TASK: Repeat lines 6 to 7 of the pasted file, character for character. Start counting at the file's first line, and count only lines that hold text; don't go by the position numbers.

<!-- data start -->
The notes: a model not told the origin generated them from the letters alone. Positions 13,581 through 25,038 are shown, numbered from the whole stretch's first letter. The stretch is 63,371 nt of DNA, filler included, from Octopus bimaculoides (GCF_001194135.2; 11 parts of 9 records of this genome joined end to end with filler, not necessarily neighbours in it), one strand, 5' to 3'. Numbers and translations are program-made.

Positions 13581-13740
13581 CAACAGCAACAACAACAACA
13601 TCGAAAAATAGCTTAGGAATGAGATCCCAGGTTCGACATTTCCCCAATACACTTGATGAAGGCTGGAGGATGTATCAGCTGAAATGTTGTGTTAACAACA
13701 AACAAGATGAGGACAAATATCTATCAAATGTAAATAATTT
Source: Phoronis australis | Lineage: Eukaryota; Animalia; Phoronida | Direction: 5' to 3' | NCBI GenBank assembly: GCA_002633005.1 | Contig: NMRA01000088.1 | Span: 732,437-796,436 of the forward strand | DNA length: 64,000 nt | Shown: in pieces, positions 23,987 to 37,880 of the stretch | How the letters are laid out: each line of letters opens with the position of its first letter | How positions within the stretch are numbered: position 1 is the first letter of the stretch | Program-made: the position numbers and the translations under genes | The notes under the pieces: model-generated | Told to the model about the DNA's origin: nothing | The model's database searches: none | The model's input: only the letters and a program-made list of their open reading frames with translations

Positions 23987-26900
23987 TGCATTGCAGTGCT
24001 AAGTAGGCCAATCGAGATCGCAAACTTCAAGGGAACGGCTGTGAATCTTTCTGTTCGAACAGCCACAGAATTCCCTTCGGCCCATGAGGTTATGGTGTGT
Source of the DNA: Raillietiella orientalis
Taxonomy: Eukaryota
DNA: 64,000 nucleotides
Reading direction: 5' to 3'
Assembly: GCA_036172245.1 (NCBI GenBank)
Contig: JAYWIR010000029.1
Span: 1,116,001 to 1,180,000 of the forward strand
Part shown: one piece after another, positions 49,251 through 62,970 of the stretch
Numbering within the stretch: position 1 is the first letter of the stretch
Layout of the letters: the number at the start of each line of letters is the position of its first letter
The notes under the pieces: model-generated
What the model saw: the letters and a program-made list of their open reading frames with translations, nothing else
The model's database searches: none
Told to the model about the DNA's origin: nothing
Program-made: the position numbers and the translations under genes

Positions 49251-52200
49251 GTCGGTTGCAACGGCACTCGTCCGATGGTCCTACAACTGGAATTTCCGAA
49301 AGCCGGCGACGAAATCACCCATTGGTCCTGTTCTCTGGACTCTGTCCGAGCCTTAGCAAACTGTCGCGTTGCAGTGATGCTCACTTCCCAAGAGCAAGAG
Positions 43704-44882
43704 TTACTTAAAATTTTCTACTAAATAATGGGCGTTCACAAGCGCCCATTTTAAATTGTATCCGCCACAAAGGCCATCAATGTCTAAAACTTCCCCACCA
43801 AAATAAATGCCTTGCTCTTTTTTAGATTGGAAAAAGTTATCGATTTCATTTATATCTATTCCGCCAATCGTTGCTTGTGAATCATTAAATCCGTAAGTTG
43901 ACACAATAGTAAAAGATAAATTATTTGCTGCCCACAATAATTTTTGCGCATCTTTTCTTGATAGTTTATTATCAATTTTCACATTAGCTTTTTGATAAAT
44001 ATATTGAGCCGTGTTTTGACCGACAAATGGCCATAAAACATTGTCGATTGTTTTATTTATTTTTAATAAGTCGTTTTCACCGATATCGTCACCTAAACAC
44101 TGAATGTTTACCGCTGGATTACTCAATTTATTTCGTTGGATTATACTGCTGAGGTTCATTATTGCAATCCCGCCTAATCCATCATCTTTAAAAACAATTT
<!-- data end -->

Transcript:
Source: Phoronis australis | Lineage: Eukaryota; Animalia; Phoronida | Direction: 5' to 3' | NCBI GenBank assembly: GCA_002633005.1 | Contig: NMRA01000088.1 | Span: 732,437-796,436 of the forward strand | DNA length: 64,000 nt | Shown: in pieces, positions 23,987 to 37,880 of the stretch | How the letters are laid out: each line of letters opens with the position of its first letter | How positions within the stretch are numbered: position 1 is the first letter of the stretch | Program-made: the position numbers and the translations under genes | The notes under the pieces: model-generated | Told to the model about the DNA's origin: nothing | The model's database searches: none | The model's input: only the letters and a program-made list of their open reading frames with translations

Positions 23987-26900